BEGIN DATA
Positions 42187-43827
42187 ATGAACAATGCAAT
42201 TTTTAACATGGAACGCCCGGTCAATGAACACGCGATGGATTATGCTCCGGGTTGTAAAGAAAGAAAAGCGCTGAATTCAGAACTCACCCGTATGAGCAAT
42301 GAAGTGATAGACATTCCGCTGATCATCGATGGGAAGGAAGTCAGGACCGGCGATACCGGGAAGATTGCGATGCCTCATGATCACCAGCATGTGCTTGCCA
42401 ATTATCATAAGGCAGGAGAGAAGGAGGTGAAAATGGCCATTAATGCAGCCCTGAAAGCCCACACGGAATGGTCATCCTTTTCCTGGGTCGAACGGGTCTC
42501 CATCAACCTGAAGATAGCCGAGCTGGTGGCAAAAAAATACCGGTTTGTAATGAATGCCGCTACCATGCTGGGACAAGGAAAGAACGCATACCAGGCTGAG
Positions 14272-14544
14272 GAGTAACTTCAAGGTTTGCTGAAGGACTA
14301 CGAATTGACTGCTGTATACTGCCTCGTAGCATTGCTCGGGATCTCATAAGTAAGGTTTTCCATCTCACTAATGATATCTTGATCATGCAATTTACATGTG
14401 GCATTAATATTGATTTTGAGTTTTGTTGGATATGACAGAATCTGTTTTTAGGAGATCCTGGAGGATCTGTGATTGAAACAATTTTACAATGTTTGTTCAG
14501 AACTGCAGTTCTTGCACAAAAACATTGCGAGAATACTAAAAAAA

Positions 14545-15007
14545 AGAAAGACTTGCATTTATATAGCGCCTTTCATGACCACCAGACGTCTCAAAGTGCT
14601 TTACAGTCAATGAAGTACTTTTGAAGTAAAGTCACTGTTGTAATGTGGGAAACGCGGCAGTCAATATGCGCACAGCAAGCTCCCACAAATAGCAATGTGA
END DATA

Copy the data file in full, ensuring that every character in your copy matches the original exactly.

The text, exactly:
Positions 42187-43827
42187 ATGAACAATGCAAT
42201 TTTTAACATGGAACGCCCGGTCAATGAACACGCGATGGATTATGCTCCGGGTTGTAAAGAAAGAAAAGCGCTGAATTCAGAACTCACCCGTATGAGCAAT
42301 GAAGTGATAGACATTCCGCTGATCATCGATGGGAAGGAAGTCAGGACCGGCGATACCGGGAAGATTGCGATGCCTCATGATCACCAGCATGTGCTTGCCA
42401 ATTATCATAAGGCAGGAGAGAAGGAGGTGAAAATGGCCATTAATGCAGCCCTGAAAGCCCACACGGAATGGTCATCCTTTTCCTGGGTCGAACGGGTCTC
42501 CATCAACCTGAAGATAGCCGAGCTGGTGGCAAAAAAATACCGGTTTGTAATGAATGCCGCTACCATGCTGGGACAAGGAAAGAACGCATACCAGGCTGAG
Positions 14272-14544
14272 GAGTAACTTCAAGGTTTGCTGAAGGACTA
14301 CGAATTGACTGCTGTATACTGCCTCGTAGCATTGCTCGGGATCTCATAAGTAAGGTTTTCCATCTCACTAATGATATCTTGATCATGCAATTTACATGTG
14401 GCATTAATATTGATTTTGAGTTTTGTTGGATATGACAGAATCTGTTTTTAGGAGATCCTGGAGGATCTGTGATTGAAACAATTTTACAATGTTTGTTCAG
14501 AACTGCAGTTCTTGCACAAAAACATTGCGAGAATACTAAAAAAA

Positions 14545-15007
14545 AGAAAGACTTGCATTTATATAGCGCCTTTCATGACCACCAGACGTCTCAAAGTGCT
14601 TTACAGTCAATGAAGTACTTTTGAAGTAAAGTCACTGTTGTAATGTGGGAAACGCGGCAGTCAATATGCGCACAGCAAGCTCCCACAAATAGCAATGTGA